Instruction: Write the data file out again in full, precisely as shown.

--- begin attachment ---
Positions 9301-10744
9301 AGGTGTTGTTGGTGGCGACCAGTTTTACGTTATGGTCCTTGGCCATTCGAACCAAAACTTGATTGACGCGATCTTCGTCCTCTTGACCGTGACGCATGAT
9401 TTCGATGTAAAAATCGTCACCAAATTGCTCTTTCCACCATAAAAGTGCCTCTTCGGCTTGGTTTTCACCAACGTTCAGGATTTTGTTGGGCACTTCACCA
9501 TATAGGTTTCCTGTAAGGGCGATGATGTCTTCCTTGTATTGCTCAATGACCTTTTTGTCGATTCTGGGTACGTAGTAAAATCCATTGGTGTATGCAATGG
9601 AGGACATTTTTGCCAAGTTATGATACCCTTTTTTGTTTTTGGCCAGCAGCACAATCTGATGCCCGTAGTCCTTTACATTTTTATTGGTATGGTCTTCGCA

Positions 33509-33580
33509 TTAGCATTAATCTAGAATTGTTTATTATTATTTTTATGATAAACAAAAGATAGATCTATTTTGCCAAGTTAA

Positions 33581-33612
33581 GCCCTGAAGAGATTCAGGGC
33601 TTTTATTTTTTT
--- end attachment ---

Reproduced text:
Positions 9301-10744
9301 AGGTGTTGTTGGTGGCGACCAGTTTTACGTTATGGTCCTTGGCCATTCGAACCAAAACTTGATTGACGCGATCTTCGTCCTCTTGACCGTGACGCATGAT
9401 TTCGATGTAAAAATCGTCACCAAATTGCTCTTTCCACCATAAAAGTGCCTCTTCGGCTTGGTTTTCACCAACGTTCAGGATTTTGTTGGGCACTTCACCA
9501 TATAGGTTTCCTGTAAGGGCGATGATGTCTTCCTTGTATTGCTCAATGACCTTTTTGTCGATTCTGGGTACGTAGTAAAATCCATTGGTGTATGCAATGG
9601 AGGACATTTTTGCCAAGTTATGATACCCTTTTTTGTTTTTGGCCAGCAGCACAATCTGATGCCCGTAGTCCTTTACATTTTTATTGGTATGGTCTTCGCA

Positions 33509-33580
33509 TTAGCATTAATCTAGAATTGTTTATTATTATTTTTATGATAAACAAAAGATAGATCTATTTTGCCAAGTTAA

Positions 33581-33612
33581 GCCCTGAAGAGATTCAGGGC
33601 TTTTATTTTTTT